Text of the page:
After a long, long wait, BlackBerry PlayBook users are finally getting a firmware update to PlayBook 2.0, which brings with it features that many say should have been included as part of the slate’s initial release.
The update to PlayBook 2.0 brings long-awaited features, such as an integrated email client, social integration with calendar and contact apps, BlackBerry Bridge (Bluetooth connectivity with a BlackBerry smartphone), as well as a range of Android apps that will run on the BlackBerry PlayBook.
PlayBook 2.0 is Research In Motion’s (RIM) answer to many of the criticisms leveled at the device when it was released last year. Users and reviewers were particularly disappointed in the device’s lack of a native email client. At launch, users had to access their BlackBerry email by connecting with their BlackBerry smartphone.
PlayBook 2.0 offers users the option to use a unified inbox that consolidates all messages in one place, including messages from Facebook, LinkedIn and Twitter, as well as personal and work email accounts.
An updated BlackBerry Bridge app provides a Bluetooth connection between the BlackBerry PlayBook and core apps on the BlackBerry smartphone, (BBM, email, contacts, calendar and browser) in order to let users view the content on the larger tablet display. The updated BlackBerry Bridge app also provides a new remote control feature that allows a BlackBerry smartphone to be used as a wireless keyboard and mouse for a BlackBerry PlayBook.
Perhaps the star of the show here is the ability for Android developers to easily port their apps over to run on the PlayBook. At launch, the PlayBook had a very small catalog of available apps.
RIM is touting “thousands of new apps” added to BlackBerry App World today, including a range of Android apps. The company also has added a new BlackBerry Video Store. Enhanced web browsing capabilities are also available with BlackBerry PlayBook OS 2.0.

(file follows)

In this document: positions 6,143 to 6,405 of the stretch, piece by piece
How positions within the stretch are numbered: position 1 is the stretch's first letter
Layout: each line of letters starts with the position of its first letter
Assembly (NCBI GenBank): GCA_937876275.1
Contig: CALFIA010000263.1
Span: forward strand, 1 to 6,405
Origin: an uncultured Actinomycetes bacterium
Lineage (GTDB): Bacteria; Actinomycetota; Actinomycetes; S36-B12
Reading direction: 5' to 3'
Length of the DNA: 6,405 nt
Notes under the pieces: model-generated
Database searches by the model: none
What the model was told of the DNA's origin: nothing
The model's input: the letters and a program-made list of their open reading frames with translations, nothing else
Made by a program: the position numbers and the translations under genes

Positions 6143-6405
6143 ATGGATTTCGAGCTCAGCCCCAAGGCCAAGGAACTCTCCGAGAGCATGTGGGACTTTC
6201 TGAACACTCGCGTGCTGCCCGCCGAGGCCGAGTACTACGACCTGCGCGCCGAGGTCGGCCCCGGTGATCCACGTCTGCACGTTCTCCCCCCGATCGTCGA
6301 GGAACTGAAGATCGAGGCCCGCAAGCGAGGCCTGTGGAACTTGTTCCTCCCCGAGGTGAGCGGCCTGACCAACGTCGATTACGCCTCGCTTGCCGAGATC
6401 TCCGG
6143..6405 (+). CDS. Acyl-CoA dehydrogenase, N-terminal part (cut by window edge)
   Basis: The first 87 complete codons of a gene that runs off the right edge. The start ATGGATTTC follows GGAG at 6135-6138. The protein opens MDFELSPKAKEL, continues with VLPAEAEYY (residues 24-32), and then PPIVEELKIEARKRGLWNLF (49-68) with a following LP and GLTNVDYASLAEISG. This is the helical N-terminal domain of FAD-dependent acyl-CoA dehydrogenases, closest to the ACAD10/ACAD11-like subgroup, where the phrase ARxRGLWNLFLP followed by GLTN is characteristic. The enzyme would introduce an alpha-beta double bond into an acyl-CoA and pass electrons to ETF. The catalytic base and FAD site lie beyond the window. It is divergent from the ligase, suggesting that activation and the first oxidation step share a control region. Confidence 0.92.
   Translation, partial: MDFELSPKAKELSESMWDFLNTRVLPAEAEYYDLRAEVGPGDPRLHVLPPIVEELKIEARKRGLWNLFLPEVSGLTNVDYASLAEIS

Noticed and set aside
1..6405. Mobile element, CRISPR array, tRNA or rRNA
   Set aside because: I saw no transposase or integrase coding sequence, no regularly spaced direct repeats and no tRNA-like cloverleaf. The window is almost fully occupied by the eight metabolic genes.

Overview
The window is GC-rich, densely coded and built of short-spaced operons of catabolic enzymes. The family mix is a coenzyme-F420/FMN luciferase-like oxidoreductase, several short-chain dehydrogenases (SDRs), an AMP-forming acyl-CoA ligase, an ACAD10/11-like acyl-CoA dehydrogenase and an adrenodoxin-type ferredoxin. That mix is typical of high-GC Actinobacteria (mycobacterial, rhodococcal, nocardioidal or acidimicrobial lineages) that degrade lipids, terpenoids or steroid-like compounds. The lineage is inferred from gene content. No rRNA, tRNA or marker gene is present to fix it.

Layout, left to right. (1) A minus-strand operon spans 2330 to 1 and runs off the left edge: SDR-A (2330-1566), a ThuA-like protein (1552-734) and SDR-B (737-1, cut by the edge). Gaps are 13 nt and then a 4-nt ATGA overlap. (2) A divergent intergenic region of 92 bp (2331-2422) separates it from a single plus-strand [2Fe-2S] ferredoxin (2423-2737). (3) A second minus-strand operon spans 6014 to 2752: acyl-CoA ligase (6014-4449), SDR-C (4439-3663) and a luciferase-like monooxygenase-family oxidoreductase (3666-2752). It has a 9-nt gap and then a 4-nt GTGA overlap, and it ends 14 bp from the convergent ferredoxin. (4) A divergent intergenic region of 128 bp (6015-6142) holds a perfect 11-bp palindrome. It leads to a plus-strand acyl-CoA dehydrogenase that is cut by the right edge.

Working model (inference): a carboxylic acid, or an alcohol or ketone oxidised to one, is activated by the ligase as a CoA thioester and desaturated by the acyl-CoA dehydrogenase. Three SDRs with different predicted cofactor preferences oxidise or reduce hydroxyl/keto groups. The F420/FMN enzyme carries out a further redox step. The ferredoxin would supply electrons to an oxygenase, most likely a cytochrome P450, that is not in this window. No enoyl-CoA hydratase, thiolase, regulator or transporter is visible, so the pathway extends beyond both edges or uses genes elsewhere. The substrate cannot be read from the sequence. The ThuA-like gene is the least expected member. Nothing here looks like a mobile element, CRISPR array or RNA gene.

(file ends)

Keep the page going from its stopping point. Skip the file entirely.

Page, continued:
Reports surfaced just last week that PlayBook 2.0 would not support ads for Android apps that were ported to the device. RIM responded with a clarification, saying Android apps ported to the device could use advertising services, just not RIM’s own BlackBerry ad services.
Aside from being deficient in certain features that many thought were essential for any tablet, RIM’s PlayBook received relatively favorable reviews when it launched last year. Both users and reviewers alike praised the PlayBook’s hardware and UI.
Yet sales disappointed, resulting in deep discounts of the tablet. RIM recorded a pre-tax provision in the third quarter of 2011 of approximately $485 million related to the poor sales of the PlayBook. RIM said it shipped 500,000 of the devices in the first quarter, 250,000 units in the second and just 150,000 in the third quarter.
In a press release, RIM said it believed that an increase in promotional activity would be required to drive sell-through. RIM attributed poor sales to what it called “recent shifts in the competitive dynamics of the tablet market,” as well as to the delay of the PlayBook OS 2.0 software.
The PlayBook 2.0 update is available for download now for free to all users.